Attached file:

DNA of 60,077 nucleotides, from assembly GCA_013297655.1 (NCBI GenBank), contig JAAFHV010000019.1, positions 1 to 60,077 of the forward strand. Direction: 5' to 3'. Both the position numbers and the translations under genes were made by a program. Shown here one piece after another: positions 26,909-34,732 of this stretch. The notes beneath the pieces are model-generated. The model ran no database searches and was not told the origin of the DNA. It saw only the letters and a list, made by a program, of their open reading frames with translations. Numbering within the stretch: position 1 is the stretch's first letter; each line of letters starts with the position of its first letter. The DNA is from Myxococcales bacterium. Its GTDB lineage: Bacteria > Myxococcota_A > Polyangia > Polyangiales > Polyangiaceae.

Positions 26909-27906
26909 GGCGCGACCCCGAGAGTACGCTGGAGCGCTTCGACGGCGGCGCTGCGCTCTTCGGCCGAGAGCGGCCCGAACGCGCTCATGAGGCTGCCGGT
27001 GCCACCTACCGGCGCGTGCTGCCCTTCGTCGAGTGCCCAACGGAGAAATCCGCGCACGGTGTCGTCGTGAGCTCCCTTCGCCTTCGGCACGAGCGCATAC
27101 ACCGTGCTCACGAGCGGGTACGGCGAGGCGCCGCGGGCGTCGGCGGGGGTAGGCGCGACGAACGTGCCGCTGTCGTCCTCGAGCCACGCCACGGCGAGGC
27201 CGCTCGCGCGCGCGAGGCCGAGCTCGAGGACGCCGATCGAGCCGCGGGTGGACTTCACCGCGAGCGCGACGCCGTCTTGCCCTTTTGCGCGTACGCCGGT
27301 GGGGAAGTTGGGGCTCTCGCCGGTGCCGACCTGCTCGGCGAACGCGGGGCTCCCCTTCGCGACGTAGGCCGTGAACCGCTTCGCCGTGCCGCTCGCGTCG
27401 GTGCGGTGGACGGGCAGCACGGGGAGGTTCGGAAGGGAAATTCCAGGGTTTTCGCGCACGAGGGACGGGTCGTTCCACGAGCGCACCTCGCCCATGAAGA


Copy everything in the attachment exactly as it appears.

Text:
DNA of 60,077 nucleotides, from assembly GCA_013297655.1 (NCBI GenBank), contig JAAFHV010000019.1, positions 1 to 60,077 of the forward strand. Direction: 5' to 3'. Both the position numbers and the translations under genes were made by a program. Shown here one piece after another: positions 26,909-34,732 of this stretch. The notes beneath the pieces are model-generated. The model ran no database searches and was not told the origin of the DNA. It saw only the letters and a list, made by a program, of their open reading frames with translations. Numbering within the stretch: position 1 is the stretch's first letter; each line of letters starts with the position of its first letter. The DNA is from Myxococcales bacterium. Its GTDB lineage: Bacteria > Myxococcota_A > Polyangia > Polyangiales > Polyangiaceae.

Positions 26909-27906
26909 GGCGCGACCCCGAGAGTACGCTGGAGCGCTTCGACGGCGGCGCTGCGCTCTTCGGCCGAGAGCGGCCCGAACGCGCTCATGAGGCTGCCGGT
27001 GCCACCTACCGGCGCGTGCTGCCCTTCGTCGAGTGCCCAACGGAGAAATCCGCGCACGGTGTCGTCGTGAGCTCCCTTCGCCTTCGGCACGAGCGCATAC
27101 ACCGTGCTCACGAGCGGGTACGGCGAGGCGCCGCGGGCGTCGGCGGGGGTAGGCGCGACGAACGTGCCGCTGTCGTCCTCGAGCCACGCCACGGCGAGGC
27201 CGCTCGCGCGCGCGAGGCCGAGCTCGAGGACGCCGATCGAGCCGCGGGTGGACTTCACCGCGAGCGCGACGCCGTCTTGCCCTTTTGCGCGTACGCCGGT
27301 GGGGAAGTTGGGGCTCTCGCCGGTGCCGACCTGCTCGGCGAACGCGGGGCTCCCCTTCGCGACGTAGGCCGTGAACCGCTTCGCCGTGCCGCTCGCGTCG
27401 GTGCGGTGGACGGGCAGCACGGGGAGGTTCGGAAGGGAAATTCCAGGGTTTTCGCGCACGAGGGACGGGTCGTTCCACGAGCGCACCTCGCCCATGAAGA